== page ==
Equally impressed were my parents. My mom, with a rather sensitive palate, enjoyed the subtle flavours of her soba. My dad had the most visually (and aurally) lively dish of them all – the shabu-shabu. The best part about kaiseki is the variety. Hot, cold, more ingredients than I could count. Chef Ooe offers a menu that spans a range of culinary pleasures. From traditional country-style dishes to an innovative interpretation of kaiseki. Here I was, finally getting my dose of traditional Japan.
Awakening the Senses
Every dish tantalized my senses. Vibrant colours struck my eyes, subtle smells hit my nose. Even my ears savoured the crackling of the coal and simmering of wagu beef on the grill. Then it all made sense to me why this private room was so quiet – the silence was the conduit for other sensory experiences. Adding any unnecessary sound, such as music, would have robbed us of the richness of this culinary journey.
Our hostess was like a conductor allowing this orchestra of senses to come alive. She moved with careful precision through that space, as if aware that even the sound of her clogs on the carpet had a presence. The delivery of each course unfolded like a well rehearsed procession. I could tell she’d done this many times before. No fumbling of dishes, no jarring movements. Every step was essential, like a ballet of necessity.
I cannot be sure how much time passed. In the silence of that room, we feasted on the most artfully crafted delicacies known to mankind. I felt humbled by it, as though I wasn’t equipped to experience it to the same depth as a culinary expert could. In the way a fine wine is best appreciated by a sommelier, I felt ashamed that I didn’t possess the knowledge to experience it the way a connoisseur might. Nor the culinary vocabulary to articulate what I’d been given.
I guess I need to spend more time in Tokyo restaurants to hone this skill.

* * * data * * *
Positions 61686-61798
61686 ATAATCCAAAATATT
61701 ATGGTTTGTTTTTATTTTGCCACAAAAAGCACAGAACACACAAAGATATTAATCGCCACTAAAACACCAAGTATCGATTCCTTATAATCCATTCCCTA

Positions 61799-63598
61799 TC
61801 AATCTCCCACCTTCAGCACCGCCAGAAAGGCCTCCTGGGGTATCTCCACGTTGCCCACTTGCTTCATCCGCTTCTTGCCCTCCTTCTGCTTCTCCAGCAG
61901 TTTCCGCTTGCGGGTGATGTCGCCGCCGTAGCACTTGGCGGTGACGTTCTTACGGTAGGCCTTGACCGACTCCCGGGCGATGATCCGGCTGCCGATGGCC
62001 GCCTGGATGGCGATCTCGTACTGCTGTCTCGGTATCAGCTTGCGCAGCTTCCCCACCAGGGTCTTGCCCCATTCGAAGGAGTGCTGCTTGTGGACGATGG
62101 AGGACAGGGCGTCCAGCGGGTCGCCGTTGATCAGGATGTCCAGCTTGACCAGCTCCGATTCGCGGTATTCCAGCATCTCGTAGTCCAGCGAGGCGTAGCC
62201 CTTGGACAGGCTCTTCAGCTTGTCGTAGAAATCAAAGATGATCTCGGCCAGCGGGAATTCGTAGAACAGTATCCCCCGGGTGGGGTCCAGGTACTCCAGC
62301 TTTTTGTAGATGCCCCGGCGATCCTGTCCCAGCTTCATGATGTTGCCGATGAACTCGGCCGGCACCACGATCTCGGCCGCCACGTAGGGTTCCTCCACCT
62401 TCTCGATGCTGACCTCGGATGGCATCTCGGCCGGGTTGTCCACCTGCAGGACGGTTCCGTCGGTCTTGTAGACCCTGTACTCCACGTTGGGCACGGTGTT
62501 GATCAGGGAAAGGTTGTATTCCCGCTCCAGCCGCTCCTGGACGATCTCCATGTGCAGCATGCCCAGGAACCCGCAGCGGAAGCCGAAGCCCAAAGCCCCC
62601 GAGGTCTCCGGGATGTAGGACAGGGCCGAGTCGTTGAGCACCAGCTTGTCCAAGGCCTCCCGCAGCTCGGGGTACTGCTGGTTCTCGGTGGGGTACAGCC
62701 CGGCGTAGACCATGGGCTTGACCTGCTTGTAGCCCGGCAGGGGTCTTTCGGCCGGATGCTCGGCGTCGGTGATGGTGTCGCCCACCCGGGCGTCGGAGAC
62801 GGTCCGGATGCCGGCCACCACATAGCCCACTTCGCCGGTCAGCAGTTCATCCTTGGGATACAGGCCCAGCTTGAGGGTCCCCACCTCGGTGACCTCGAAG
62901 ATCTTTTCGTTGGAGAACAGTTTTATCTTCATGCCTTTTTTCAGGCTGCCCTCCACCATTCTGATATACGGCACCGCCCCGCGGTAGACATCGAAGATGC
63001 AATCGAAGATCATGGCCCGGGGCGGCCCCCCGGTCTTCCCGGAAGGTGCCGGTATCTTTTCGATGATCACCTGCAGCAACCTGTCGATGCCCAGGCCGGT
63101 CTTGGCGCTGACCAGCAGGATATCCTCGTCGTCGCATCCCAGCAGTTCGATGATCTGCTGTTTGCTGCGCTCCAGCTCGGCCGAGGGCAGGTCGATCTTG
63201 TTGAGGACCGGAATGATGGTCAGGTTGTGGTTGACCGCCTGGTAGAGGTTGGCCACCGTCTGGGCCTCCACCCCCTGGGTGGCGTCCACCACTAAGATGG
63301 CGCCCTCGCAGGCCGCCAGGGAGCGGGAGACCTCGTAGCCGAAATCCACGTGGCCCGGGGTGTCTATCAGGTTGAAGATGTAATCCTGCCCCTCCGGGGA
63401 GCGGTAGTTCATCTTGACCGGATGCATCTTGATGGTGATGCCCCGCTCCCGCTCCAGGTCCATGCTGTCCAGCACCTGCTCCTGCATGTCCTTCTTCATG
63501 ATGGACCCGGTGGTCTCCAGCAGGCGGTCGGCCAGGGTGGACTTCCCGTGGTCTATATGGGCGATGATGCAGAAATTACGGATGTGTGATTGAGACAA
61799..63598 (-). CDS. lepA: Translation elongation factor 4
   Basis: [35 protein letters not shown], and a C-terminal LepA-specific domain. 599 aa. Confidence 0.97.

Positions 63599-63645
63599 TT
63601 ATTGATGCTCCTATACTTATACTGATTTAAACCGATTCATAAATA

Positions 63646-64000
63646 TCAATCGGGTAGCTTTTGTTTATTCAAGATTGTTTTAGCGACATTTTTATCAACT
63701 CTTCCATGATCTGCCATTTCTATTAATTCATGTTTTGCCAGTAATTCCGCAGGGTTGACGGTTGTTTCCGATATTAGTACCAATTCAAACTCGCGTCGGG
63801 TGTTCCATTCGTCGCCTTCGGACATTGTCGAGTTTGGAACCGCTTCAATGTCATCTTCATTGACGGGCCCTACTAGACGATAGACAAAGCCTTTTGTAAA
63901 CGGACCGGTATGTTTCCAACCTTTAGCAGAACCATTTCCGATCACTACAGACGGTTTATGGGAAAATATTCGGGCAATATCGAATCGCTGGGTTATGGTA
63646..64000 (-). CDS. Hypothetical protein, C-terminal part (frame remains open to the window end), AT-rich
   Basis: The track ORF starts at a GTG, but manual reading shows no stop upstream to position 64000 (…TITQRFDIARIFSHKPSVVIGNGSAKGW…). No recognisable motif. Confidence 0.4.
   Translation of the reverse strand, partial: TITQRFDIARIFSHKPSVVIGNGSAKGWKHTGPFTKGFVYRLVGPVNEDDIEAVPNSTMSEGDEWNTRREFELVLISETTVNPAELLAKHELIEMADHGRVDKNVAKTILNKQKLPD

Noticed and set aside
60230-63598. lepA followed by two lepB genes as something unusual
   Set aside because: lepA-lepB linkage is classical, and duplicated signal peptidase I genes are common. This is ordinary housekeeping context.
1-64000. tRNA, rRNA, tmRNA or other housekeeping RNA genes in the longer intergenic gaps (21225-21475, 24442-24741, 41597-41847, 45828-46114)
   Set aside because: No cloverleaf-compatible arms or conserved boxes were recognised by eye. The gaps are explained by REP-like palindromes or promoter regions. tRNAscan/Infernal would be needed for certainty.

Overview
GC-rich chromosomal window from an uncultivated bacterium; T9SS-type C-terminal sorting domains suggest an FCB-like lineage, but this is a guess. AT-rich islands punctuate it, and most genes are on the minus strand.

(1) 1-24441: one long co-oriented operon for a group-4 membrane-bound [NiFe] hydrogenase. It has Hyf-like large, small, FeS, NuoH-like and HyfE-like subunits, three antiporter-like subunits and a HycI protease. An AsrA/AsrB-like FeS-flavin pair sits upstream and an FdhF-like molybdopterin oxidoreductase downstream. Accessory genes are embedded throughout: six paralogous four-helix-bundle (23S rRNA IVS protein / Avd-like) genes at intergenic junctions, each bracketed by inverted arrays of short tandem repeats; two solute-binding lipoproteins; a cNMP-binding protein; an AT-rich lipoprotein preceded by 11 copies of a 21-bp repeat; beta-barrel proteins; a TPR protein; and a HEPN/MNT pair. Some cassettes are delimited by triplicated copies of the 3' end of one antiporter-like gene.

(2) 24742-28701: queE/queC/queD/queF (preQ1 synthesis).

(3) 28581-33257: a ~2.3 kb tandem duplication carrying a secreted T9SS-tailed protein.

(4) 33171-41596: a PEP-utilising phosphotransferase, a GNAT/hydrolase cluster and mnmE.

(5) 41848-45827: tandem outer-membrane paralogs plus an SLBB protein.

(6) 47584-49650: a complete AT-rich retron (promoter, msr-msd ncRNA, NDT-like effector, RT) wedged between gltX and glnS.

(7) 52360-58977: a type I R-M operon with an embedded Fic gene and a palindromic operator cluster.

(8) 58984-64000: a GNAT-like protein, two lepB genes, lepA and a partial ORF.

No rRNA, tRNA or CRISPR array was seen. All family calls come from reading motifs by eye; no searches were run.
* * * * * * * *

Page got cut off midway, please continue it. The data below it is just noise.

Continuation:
While kaiseki can be intimidating for newbies, Kozue provides a setting in which inexperienced patrons (like myself) can partake in this timeless tradition. And with many English speaking staff on hand, I had no concerns about their abilities to accommodate my mother’s barrage of allergies, something more difficult at smaller Tokyo restaurants.
Centuries of skill, cannot be understood over one meal, but they can certainly be appreciated. In the pursuit of unami, I would say Chef Ooe is very close, if not already there at his destination.
Perhaps my favourite moment came when the hostess explained to us the concept of Kintsugi.
Kintsugi is the practice of repairing broken ceramics with gold, silver or platinum. Rather than throwing away the broken item, owners often wait over a year to have it mended, knowing the process usually results in something more beautiful than the original. The hostess showed me one of such pieces from Chef Ooe’s collection.
Understanding the subtleties of a culture happen in moments like these. Maps and guidebooks merely scrape the surface of a destination, but to really understand a place you must encounter its oddities and nuances.
Kozue was the dose of tradition I was desperately looking for. And if nothing else, a damn fine meal in a beautiful restaurant in one of my favourite cities on earth.